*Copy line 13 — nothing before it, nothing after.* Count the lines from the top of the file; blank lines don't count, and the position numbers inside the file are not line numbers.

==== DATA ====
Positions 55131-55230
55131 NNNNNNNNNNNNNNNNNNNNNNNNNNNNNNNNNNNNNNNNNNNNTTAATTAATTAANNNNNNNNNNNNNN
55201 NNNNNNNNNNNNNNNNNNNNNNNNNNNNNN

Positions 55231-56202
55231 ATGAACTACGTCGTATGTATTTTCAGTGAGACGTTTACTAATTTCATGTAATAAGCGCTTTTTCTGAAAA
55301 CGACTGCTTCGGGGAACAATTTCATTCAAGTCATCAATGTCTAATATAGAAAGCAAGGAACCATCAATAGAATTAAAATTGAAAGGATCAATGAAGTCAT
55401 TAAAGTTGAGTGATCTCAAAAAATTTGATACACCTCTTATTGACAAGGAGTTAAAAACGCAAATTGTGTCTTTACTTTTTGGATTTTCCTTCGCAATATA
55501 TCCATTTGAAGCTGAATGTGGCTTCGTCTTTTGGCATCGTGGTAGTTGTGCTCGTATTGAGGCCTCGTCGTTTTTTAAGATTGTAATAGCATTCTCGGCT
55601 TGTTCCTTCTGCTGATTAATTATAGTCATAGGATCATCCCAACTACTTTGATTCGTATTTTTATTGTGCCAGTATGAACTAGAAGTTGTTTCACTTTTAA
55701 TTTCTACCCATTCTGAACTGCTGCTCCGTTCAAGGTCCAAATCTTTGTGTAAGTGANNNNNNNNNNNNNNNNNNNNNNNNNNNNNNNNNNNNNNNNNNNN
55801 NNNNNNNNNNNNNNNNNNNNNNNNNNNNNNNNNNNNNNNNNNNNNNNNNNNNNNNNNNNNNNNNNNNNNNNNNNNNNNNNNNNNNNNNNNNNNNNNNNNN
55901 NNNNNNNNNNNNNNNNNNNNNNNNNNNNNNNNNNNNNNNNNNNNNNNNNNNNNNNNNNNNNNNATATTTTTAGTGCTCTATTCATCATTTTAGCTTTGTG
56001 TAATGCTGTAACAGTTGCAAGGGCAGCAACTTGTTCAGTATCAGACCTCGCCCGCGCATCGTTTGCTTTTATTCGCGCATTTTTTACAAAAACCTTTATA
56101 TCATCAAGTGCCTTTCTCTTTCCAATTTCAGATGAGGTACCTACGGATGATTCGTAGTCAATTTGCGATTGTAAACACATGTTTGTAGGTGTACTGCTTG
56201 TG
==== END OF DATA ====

56001 TAATGCTGTAACAGTTGCAAGGGCAGCAACTTGTTCAGTATCAGACCTCGCCCGCGCATCGTTTGCTTTTATTCGCGCATTTTTTACAAAAACCTTTATA